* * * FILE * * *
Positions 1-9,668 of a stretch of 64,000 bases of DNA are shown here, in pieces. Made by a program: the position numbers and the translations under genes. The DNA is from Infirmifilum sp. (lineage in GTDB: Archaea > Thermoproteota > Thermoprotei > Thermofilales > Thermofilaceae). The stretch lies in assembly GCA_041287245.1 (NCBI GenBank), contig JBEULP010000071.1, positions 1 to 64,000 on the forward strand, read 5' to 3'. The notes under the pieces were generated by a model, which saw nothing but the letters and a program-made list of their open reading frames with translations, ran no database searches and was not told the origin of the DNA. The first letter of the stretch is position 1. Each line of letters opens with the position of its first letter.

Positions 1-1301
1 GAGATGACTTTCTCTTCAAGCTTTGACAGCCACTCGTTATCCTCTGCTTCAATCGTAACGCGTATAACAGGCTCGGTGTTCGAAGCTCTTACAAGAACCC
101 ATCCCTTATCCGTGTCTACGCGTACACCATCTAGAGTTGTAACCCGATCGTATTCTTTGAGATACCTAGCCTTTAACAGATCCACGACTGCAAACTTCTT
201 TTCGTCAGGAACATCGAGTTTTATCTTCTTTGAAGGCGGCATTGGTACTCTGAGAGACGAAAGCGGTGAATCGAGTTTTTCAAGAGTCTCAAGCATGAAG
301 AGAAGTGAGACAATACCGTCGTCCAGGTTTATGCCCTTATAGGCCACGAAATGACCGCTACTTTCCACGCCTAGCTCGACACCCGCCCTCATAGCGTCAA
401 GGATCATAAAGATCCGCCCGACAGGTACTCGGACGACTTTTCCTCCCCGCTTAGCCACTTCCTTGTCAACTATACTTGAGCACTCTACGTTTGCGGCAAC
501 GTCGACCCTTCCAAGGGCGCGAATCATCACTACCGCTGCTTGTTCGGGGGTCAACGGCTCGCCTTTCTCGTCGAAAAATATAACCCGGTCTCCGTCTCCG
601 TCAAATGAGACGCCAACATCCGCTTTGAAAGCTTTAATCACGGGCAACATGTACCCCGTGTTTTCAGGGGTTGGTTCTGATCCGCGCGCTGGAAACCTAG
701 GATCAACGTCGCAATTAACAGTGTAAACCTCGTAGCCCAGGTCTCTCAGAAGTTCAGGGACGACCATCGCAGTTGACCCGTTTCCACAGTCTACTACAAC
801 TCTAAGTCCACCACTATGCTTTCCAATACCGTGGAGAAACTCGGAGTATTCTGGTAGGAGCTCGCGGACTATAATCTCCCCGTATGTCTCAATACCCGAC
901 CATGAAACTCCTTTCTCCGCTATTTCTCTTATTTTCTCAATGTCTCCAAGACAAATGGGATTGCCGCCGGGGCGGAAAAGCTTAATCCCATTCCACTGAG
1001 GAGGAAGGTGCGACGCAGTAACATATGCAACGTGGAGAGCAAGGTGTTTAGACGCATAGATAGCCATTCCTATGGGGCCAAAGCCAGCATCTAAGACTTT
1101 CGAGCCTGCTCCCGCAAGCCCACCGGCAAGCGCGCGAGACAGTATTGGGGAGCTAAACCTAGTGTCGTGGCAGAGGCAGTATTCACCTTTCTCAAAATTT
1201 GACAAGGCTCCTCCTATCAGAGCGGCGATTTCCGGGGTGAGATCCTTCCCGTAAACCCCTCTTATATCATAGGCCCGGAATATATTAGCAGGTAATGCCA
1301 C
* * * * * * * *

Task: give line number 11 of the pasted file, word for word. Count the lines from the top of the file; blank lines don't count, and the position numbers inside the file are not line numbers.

801 TCTAAGTCCACCACTATGCTTTCCAATACCGTGGAGAAACTCGGAGTATTCTGGTAGGAGCTCGCGGACTATAATCTCCCCGTATGTCTCAATACCCGAC